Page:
* Click (literally) on the thumbnail of the black Layer Mask created in step 9. This ensures the Layer Mask is the active layer.
* In a minute you're going to want to apply paint using an airbrush. How you get an airbrush effect depends on which version of Photoshop you have. The method is different in PS 5, 6 and 7.
"Adobe: We like to keep things interesting."
Check Photoshop's HELP if you’re not sure how to invoke the airbrush effect.
* Check the color swatches at the bottom of the Tools palette. You want to paint with white. If white is NOT the foreground color, click the X key (to swap foreground and background colors).
* Using fairly low Opacity and Flow settings, airbrush around the faces of our celebs. What you’re doing is revealing some of the detail on layer F. Switch to black if you revealed too much detail and paint over the applicable areas. Tweak the opacity of this layer if you like.
That ought to do it.
Try turning layers on/off to see how they affect the image. Try differnent blend modes or opacity settings.
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WORTHY OF NOTE (maybe)
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* Applying the Emboss filter on the Drawing, Gauche and Impasto layers, desaturating and setting the blend mode to Overlay allows you to take advantage of the interesting textures generated by these filters without being gagged by the goofy colors they sometimes render. Instead of Overlay, try Hard Light (for a stronger effect) or Soft Light (for a gentler effect).
* Try the Emboss/Desaturate/Overlay trick using other filters, e.g., Stained Glass, Mosaic. Paint Daubs + Emboss + Desat + Hard Light can be interesting, too.
* Applying Image > Adjustments > Invert to layer E reverses the embossed effect, which can be an interesting alternative.
* One of my favorite “arty it up filters” is Distort > Ocean Ripple. Use this filter to give a little character (“rough up”) to layers whose characteristics look a little too regular, like ones rendered by Colored Pencil or Emboss.
* Using a Hide All layer mask to and airbrush to selectively restore some facial detail.
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OK… Now it’s your turn. Here’s the assignment if you’ve read this far.
* Try the above technique on the Rolling Stones image to see how it goes. DON’T post that trial run result.
THEN try it (in concept) on an image of your choice using plugins, filters and/or actions of YOUR choosing. Virtual Painter, Impressionist, Photoshop native filters, mix-n-match, whatever. When you get something you like, post THAT one for show-n-tell in this thread.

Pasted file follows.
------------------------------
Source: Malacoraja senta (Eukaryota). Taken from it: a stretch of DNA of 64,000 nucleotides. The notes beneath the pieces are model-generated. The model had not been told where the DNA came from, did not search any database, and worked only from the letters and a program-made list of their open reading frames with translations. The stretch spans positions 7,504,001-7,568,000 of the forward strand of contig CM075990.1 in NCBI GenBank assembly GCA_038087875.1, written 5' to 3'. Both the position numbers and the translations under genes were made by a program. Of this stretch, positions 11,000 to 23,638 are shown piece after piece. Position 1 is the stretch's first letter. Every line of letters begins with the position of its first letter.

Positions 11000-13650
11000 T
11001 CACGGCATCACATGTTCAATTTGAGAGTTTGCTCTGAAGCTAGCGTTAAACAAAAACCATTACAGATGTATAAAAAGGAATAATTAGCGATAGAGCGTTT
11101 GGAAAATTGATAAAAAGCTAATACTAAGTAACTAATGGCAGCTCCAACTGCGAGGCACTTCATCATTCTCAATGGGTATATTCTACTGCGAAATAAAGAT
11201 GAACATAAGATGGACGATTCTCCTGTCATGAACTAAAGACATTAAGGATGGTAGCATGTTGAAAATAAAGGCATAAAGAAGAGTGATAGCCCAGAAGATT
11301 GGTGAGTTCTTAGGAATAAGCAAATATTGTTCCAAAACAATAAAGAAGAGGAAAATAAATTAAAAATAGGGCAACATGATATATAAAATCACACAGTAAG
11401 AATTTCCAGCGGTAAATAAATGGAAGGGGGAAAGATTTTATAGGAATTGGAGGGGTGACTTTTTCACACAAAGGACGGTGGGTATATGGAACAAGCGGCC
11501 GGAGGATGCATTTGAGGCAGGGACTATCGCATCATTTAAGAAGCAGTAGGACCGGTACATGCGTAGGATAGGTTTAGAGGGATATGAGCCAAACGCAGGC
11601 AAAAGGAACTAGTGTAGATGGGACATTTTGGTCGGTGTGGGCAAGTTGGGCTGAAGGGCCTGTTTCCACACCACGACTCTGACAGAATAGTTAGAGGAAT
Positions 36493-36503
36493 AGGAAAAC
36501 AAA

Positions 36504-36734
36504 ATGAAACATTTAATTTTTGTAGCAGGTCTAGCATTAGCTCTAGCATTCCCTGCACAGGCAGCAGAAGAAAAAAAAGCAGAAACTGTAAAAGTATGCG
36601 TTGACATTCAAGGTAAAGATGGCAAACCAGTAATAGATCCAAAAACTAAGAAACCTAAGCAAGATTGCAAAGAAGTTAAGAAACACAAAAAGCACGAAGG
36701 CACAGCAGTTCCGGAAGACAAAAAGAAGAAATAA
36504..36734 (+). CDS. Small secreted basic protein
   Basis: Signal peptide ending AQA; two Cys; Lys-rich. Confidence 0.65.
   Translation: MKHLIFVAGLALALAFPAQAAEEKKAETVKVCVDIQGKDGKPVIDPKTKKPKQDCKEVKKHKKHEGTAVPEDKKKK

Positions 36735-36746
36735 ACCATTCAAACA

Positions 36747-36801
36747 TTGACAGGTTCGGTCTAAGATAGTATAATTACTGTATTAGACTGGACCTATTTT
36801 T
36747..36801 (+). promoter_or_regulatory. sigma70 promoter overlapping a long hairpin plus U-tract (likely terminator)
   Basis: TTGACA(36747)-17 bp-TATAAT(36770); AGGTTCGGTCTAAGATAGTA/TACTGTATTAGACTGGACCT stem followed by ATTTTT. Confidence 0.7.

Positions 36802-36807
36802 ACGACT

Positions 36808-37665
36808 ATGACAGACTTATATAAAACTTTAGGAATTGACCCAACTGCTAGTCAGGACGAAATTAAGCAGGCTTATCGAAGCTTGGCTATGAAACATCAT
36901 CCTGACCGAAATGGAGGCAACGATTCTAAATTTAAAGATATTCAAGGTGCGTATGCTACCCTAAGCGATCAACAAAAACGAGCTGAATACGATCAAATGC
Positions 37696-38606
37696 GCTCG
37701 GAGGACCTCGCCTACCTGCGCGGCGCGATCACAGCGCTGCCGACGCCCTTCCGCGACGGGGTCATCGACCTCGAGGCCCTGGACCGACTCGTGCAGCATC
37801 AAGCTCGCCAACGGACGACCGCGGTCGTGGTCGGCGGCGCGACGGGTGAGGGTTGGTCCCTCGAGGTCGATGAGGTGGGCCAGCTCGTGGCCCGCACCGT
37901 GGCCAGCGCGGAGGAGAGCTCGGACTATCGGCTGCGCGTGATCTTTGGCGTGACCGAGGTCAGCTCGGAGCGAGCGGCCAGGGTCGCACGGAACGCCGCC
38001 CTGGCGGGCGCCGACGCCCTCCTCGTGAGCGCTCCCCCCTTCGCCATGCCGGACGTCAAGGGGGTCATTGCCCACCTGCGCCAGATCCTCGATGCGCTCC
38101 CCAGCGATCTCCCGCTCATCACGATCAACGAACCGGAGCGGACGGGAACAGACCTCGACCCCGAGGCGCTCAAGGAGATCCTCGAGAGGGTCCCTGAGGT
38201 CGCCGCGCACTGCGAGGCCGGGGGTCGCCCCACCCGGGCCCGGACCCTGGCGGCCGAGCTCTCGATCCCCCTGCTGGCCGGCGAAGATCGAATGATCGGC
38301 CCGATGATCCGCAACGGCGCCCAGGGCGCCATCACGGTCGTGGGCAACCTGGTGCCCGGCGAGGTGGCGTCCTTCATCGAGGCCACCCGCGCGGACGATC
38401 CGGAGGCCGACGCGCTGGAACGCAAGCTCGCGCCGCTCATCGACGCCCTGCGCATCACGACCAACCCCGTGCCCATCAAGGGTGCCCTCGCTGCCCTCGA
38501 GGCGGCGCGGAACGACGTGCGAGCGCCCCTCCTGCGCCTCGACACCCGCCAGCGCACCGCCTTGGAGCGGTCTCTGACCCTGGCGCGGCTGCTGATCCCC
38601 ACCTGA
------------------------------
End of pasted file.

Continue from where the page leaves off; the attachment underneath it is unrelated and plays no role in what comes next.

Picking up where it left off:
OPTIONAL: Providing detail of how you achieved your results. You can if you wish, but if you’re hot and heavy into creative mode, just let those fingers fly.
Last edited by DannyRaphael; 10-16-2003 at 07:39 PM.
The next five posts contain the layers that went into making up the final result...
This one is Virtual Painter's Colored Pencil filter.
The IMPASTO effect.
Great texture, but is this a dead giveaway tipping off Virtual Painter or what? Kinda messes up the facial features, too.
...and finally, the Watercolor filter.
Now that you've looked at the individual VP effects, I hope you can see how blending them together can mask their pedigree while yielding a more interesting result.
Last edited by DannyRaphael; 10-16-2003 at 05:53 PM.
Danny--You know I can't resist try-it challenges. I stuck exactly with the directions you posted, but there is interesting food for thought/experimentation in this one.
Danny - excellent results. I think the order in which you applied the filters worked very well.
Cheryl - I really like your rendition as well. Nicely done.
After viewing your examples, I'm in the process of downloading this plug-in.
thanks for the explicit description.
I bought psp8 recently and there are two vp filters included : those you didn't use! :LOL
Now you said not to post the mick and keith pic but I don't have VP so used other filters : mostly impressionist and once the cutout and this is the result
ps : Cheryl : just one up in your alley again?? nice one this